Iron deficiency is very common, especially among menstruating women, who lose iron with the blood in their periods. Without sufficient amount of iron in the body, the number of antibodies in the immune system is decreased so that neutrophils and macrophages, the system’s natural killer cells, are unable to eliminate harmful bacteria as effectively as they should. Iron deficiency may not only lower the number of white blood cells but also reduce their ability to fight infection.
However, too much iron may also be harmful. Excess iron interferes with immune responses and limits the number of cells that grow into lymphocytes. In addition, iron overload can lead to disorder called hemosiderosis. Hence, it seems that both, iron deficiency and iron overload may impair your immune response. The recommended dietary allowance for men and postmenopausal women is 8mg a day whereas women in their childbearing years need 18mg of iron a day. You should take iron supplements only to correct a deficiency as intake above the RDA will not prop up your immune system.
Although deficiency in selenium is associated with an increased risk of certain types of cancer, its role in combating infections is unclear. When levels of selenium are too low, the body cannot make sufficient amount of antibodies to fight disease. Although a moderate increase in intake is known to boost immune response, an overdose of selenium can do just the opposite. The recommended dietary allowance is 55mcg for adults (men and women alike) and 60mcg for pregnant women whereas doses above 400mcg per day are considered unsafe. Warning signs of overdose include hair loss and nail damage.
Zinc is an essential nutrient involved in numerous aspects of cellular metabolism. The recommended dietary allowance for zinc is a daily intake of 8mg for women and 11mg for men and pregnant women. Deficiency in zinc impairs the immune response in multiple ways including shrinking the size of the thymus and thus reducing the production of lymphocytes, impairing the function of lymphocytes and the germ-killing cells macrophages, decreasing antibody response and preventing wounds from healing properly.
Zinc deficiency can be most commonly found in the elderly, alcoholics, dieters, infants, pregnant women and people with burns or infections. Zinc is abundant in meat, seafood, eggs, dairy products, beans and tree nuts, hence most people do not need to be deficient in this mineral. However, when it comes to zinc supplements, more is definitely not better. In fact, exceeding the RDA may be harmful. The tolerable upper intake level for zinc is 40mg per day for adults. Doses of 90mg to 100mg per day taken over a long period of time can reduce immunity, diminish levels of “good” HDL cholesterol and cause anemia.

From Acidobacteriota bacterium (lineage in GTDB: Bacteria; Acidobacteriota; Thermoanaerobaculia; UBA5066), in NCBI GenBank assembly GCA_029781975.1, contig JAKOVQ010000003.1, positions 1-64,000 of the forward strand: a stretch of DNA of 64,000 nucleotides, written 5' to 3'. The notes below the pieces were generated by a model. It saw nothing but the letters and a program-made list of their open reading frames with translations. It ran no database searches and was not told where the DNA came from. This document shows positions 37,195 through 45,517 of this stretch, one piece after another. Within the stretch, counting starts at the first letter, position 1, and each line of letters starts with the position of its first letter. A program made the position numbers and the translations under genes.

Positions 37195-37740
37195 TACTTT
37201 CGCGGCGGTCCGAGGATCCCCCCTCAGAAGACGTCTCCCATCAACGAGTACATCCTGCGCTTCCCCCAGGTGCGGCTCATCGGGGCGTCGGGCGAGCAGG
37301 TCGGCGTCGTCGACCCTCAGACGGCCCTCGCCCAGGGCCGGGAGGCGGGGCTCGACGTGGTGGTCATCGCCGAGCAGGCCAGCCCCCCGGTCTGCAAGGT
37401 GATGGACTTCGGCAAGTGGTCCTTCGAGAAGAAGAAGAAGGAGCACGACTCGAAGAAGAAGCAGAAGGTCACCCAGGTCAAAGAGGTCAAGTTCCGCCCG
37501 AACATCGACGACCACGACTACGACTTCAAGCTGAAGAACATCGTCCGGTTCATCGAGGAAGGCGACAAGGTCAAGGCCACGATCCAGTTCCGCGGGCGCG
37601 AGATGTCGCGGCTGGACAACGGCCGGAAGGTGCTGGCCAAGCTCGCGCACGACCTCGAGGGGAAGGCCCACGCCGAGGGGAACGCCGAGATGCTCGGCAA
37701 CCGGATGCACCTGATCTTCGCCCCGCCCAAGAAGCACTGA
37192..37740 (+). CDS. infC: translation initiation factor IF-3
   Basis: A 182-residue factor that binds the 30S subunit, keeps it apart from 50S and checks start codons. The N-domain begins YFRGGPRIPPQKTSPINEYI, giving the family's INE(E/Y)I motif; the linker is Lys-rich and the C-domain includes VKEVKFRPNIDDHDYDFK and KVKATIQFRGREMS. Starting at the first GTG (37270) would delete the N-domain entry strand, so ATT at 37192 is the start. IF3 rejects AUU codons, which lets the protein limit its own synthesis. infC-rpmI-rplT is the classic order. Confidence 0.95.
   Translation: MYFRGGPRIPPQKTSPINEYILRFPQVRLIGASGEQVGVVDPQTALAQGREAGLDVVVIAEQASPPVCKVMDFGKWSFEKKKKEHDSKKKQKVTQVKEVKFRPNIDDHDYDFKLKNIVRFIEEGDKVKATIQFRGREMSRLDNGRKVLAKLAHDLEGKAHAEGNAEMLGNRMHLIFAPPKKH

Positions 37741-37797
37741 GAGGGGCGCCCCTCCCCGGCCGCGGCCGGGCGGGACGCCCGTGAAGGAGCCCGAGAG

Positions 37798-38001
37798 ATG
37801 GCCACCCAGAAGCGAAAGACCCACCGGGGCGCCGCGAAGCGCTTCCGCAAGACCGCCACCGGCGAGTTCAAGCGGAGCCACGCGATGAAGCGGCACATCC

Strong evidence suggests that imbalances in amino acids, the building blocks of proteins, can weaken our immune response. Some studies found that the use of supplemental L-arginine can lead to an increase in the number of lymphocytes and shorten hospital stays after major operations. However, most healthy individuals do not need to use L-arginine supplements as their body produces sufficient amounts of this essential amino acid.
Severe protein insufficiency is known to reduce the size, weight and functionality of the thymus gland. The thymus produces the white blood cells that make antibodies, the role of which is to kill invading microorganisms such as viruses and bacteria. If the gland shrinks, the body’s ability to fight infection decreases. Protein deficiency is uncommon in Western countries except among those with certain illnesses and some elderly people who may find it too difficult to prepare nutritious meals. In fact, most people eat more protein than they actually need and, therefore, deficiency is rarely to blame for a malfunctioning immune system.
When Extra Nutrients May Be Needed
The elderly people are particularly vulnerable to infectious diseases. They get sick more easily and take much longer to recover than younger adults. As a result, infections happen to be among the leading causes of death in the elderly. Although it seems natural that the immune system declines with age, an inappropriate diet can make matters worse. Ideally, the elderly should prop up their immune systems by eating nutrient-rich foods. Unfortunately, however, many elderly people neglect cooking and drinking enough fluids or take prescription drugs which interfere with absorption of nutrients from food and are, therefore, often deficient in essential nutrients such as zinc, iron and vitamins A, B6 and C needed for maintaining robust immune system. Correcting these deficiencies with supplements can successfully strengthen their immune response.